PROVIDENCE, R.I. (WPRI) — With the imminent and unprecedented expulsion of a sitting senator avoided Thursday by that senator’s resignation, a local watchdog group is urging Rhode Island lawmakers to come up with a set of rules for the process moving forward.
Senator Nicholas Kettle submitted a resignation letter Thursday amid criminal allegations of video voyeurism and extortion. Senate leaders had filed legislation to expel him on Wednesday, after calling for his resignation since his arrest late last week.
The Rhode Island constitution allows the Senate and House to expel members with a two-thirds majority, but the article has never been used in recorded state history.
“This situation could happen again,” said John Marion, the executive director of good-government group Common Cause Rhode Island. “They need to be prepared for the next time.”
The constitution is broad, giving each chamber the power to punish its own, and “with the concurrence of two-thirds, expel a member; but not a second time for the same cause.” The 175-year-old document is silent on how lawmakers should go about expelling a member, or what sort of behavior is worthy of the punishment.
Senate President Dominick Ruggerio first mentioned expulsion on Monday, after a grand jury indictment was unsealed charging Kettle with allegedly extorting a Senate page for sex back in 2011. On Wednesday, after Kettle had still not resigned, Senate leadership filed legislation to expel him from the chamber, setting a hearing on the matter for Tuesday. Kettle was told he would be able to defend himself.
“What we discovered is they were sort of making up the process as they went along,” Marion said in an interview Thursday. “It’s clear they hadn’t thought about how they were going to come to a conclusion about the standard that they have to apply.”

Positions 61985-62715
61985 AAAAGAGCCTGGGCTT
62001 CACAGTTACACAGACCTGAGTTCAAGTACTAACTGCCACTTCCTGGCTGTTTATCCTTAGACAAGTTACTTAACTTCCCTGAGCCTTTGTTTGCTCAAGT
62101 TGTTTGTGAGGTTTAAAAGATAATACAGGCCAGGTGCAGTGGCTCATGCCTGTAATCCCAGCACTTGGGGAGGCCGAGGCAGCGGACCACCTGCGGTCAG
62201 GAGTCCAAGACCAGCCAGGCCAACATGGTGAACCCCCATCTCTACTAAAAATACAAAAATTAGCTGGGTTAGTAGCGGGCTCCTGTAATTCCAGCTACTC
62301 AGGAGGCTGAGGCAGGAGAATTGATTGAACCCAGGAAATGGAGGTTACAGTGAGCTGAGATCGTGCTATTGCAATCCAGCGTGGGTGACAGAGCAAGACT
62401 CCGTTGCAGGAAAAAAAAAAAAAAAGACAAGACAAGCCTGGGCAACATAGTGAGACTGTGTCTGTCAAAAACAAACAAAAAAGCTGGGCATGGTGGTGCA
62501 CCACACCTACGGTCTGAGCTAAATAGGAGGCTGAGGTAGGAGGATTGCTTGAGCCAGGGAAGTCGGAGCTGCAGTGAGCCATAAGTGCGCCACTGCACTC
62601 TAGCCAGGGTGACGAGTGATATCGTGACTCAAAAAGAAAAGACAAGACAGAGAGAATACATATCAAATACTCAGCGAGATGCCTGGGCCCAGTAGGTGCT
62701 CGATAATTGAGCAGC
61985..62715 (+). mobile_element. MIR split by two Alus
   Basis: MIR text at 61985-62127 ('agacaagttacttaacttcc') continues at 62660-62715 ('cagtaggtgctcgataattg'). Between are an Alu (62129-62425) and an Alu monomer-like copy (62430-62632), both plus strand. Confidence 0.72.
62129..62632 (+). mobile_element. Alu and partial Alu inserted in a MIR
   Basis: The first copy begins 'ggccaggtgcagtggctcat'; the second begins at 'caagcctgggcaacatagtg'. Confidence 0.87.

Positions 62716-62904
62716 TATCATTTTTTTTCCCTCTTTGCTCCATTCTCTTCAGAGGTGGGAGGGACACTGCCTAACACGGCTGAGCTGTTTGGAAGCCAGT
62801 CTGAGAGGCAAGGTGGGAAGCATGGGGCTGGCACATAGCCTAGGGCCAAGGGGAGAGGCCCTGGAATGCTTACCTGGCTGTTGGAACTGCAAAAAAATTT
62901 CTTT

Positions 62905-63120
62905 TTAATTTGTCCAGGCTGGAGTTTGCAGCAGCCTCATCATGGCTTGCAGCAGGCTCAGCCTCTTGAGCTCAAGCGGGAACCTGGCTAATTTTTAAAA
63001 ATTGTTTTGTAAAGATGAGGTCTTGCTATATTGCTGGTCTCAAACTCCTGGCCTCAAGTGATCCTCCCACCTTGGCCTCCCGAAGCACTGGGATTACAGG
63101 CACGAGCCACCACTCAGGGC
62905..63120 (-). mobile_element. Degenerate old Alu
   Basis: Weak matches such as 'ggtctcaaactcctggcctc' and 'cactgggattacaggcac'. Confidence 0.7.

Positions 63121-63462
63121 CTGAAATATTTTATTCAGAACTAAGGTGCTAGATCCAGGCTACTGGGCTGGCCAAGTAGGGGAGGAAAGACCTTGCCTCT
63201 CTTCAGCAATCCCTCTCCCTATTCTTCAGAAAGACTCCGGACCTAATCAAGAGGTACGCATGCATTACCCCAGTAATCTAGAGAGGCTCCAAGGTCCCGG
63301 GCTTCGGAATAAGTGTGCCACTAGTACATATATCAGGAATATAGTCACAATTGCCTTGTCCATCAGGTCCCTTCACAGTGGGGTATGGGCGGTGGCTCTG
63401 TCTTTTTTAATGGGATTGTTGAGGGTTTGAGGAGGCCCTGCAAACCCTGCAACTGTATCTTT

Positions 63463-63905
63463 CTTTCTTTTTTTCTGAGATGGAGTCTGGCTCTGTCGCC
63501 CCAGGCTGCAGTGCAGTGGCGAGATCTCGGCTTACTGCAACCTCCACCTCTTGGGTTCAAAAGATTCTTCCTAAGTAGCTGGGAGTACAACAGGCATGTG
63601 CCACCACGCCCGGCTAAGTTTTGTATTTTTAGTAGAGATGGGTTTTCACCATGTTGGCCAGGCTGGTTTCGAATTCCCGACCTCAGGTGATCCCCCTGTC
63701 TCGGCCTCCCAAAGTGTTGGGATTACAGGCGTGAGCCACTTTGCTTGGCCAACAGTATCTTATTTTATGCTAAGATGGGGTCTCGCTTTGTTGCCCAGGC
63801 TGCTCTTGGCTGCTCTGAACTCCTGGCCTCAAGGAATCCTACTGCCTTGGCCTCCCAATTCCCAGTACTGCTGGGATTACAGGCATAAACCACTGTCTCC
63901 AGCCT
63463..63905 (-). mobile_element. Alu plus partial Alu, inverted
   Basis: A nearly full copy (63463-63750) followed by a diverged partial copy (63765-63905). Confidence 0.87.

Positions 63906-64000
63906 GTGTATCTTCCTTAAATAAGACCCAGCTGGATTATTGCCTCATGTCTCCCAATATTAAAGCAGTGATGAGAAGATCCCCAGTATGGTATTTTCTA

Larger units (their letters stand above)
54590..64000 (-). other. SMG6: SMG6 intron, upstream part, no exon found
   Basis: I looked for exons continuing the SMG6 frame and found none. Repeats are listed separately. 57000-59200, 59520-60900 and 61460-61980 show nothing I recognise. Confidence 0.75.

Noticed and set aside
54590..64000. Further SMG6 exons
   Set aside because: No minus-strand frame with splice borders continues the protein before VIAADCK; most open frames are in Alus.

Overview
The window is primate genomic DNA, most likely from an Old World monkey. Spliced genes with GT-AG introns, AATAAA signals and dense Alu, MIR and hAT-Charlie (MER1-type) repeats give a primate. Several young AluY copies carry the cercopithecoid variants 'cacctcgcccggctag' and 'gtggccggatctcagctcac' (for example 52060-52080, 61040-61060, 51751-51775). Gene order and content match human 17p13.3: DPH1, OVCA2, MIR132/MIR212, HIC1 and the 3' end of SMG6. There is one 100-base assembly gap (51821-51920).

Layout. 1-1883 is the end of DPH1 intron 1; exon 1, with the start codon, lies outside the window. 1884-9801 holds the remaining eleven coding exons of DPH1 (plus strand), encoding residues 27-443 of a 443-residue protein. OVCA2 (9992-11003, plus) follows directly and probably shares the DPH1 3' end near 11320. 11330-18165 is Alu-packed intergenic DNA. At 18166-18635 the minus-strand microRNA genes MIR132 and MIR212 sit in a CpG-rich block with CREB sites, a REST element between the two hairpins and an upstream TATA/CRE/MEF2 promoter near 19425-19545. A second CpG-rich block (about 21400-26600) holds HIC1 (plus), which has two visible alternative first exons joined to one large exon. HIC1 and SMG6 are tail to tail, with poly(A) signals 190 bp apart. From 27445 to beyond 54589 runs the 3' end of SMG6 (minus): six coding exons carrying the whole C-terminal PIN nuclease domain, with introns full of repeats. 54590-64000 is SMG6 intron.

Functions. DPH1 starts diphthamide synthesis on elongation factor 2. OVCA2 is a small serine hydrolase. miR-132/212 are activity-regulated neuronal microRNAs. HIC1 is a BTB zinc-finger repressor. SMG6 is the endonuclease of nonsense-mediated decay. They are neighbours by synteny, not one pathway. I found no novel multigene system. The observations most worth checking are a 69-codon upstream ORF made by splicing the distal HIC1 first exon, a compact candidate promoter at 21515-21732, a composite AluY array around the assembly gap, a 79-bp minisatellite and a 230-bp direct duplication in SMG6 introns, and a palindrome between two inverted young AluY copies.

The legislation detailed a list of “bad behavior” including campaign finance violations, in addition to the criminal charges against Kettle. Other lawmakers in the House are currently subject to campaign finance violations, Marion mentioned, and have not been punished by their chamber.
Marion said other state legislatures have a special committee to investigate alleged misconduct and produce a public report recommending for or against expelling a member.
“If you have a good process, a transparent process in place, then people aren’t going to raise those questions like they did this time.”
Some of those questions came from the ACLU of Rhode Island, which sent a letter to Ruggerio on Tuesday expressing alarm about the apparent speed in which leadership was considering expulsion.
“As serious as the criminal charges are, so too is the act of expelling a democratically elected legislator from the seat he earned from the voters of his district,” executive director Steven Brown wrote in the letter.
Lawmakers expressed concerns about the safety of the current student pages as part of their explanation for the quick expulsion proceedings.
Ruggerio said Thursday Kettle’s decision to resign was “in the best interest of the Senate and the state.”
“I am grateful that Mr. Kettle has chosen a path that avoids requiring his colleagues to consider expulsion,” Ruggerio said in a statement.
Kettle has denied the charges against him, and his attorney Priscilla DiMaio said Thursday he was resigning in order to focus on his criminal defense, not because of the pending expulsion proceedings.
In his resignation letter, Kettle said: “I am extremely disappointed in Senate Leadership on both sides of the aisle because Mr. Algiere and Mr. Ruggerio do not appear to understand the importance of due process as a cornerstone of our legal system.”